During this period, though, I was very good with my money. I saved enough to get larger things that I wanted and I didn't blow it all in one place. This sense of being "good with money" persisted into college. Even though I only earned like less than $600 a month, I didn't smoke, drink or go to clubs, so I managed to not be one of the many people in college who was constantly broke and unable to go out to eat or see a movie or do other fun things.
Then, at the end of fall quarter of 2008 or 2009 (I blocked much it the incident out of my memory, so I'm unclear on the year), I ran into my first big financial nightmare, something that only a couple of people know. I had opened up an account with WaMu/Chase at the beginning of 2008 to have access to while in Japan. It was my first checking account. I had no clue what an overdraft was and thought that it was something people did as sort of a loan and something the ATM would alert you to if you did it. But no. I over drafted (something quite small), and there was a $50 charge that I had no clue about. Then I got these letters in the mail that I just thought were junk mail. Then...... I started getting phone calls. They started off once a day. Then they kept coming. It was driving me insane. I answered a few of them and figured out the situation. I panicked. I had no clue what to do. I tried to pay it online or check how much I owed, but I discovered that my Chase account had been closed because of this. I didn't have enough money for what was now a $400 charge. I went home for winter break and was still getting calls. I could hide it no longer. I finally admitted it to my mom. After a humiliating phone conversation with the collection agency, I finally made a deal to pay it off. My mom realized how anxious this whole situation was making me and gave me my "Christmas present" of bailing me out of this situation. She asked me why I didn't just ask her for help in the first place. Heheheh... Parents are so naive to think it's that easy... But this incident not only scarred my credit report but also my brain. I still jump any time a phone rings. And I even got a call from another collection agency angrily asking me for the same money from the over draft. When I told them that I had already paid it, they looked it up in their system, and quickly (and weakly) apologized. A nightmare.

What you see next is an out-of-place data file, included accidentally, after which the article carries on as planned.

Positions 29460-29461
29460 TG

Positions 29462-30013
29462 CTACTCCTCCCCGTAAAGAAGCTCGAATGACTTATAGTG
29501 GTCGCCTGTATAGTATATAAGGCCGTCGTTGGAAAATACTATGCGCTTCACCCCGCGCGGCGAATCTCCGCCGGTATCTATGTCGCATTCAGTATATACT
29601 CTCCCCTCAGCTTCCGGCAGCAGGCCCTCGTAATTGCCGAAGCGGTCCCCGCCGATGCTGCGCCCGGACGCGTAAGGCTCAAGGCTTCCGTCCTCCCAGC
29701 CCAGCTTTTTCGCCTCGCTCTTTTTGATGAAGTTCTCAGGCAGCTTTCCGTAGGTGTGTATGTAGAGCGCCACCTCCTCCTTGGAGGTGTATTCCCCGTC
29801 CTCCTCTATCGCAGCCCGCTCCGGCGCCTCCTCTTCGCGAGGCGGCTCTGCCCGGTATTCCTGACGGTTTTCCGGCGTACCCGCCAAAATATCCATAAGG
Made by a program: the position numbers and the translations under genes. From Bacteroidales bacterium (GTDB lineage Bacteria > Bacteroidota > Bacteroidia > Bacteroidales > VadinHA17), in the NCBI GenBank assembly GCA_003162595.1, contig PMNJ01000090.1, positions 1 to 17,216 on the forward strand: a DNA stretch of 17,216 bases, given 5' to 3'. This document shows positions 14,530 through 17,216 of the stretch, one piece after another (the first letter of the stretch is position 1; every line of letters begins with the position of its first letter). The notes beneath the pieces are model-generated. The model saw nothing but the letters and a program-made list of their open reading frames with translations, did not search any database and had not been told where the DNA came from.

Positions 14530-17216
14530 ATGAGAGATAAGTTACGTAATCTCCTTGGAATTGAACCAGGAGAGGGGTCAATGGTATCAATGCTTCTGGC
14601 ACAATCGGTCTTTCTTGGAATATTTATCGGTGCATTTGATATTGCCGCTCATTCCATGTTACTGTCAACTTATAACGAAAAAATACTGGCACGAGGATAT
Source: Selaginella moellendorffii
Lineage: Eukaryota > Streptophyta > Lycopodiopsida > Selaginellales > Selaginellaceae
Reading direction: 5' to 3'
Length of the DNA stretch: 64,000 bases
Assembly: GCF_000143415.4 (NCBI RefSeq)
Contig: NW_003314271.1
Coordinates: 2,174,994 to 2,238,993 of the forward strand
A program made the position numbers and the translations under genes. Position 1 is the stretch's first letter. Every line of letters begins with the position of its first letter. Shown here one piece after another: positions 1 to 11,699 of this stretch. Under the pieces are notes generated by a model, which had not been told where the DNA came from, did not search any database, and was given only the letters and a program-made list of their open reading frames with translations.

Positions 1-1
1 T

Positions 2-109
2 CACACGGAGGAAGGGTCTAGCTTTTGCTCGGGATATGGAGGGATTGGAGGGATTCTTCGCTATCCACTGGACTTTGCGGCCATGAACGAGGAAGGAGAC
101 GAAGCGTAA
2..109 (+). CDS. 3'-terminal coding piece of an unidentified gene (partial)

So that, among many other reasons, is why money is a subject that you should never bring up in front of me. I don't want to hear about how much your family makes. I don't want to hear about how your dad put this much into your bank account. I don't want to hear about how you are too broke to go out. I don't want to hear about your new car you got for your birthday. And I especially don't want to hear about your lack of student loans. All of it will send me into an internal rage. Bottom line is, once I get out of this debt, I'm damn well saving up and paying for my children's (first four years of) college. It'll just solve so many problems down the road. But they sure as hell will know the true value of a dollar. Because I'm sick of being around people who don't.
The New PostSecret Book
3 years ago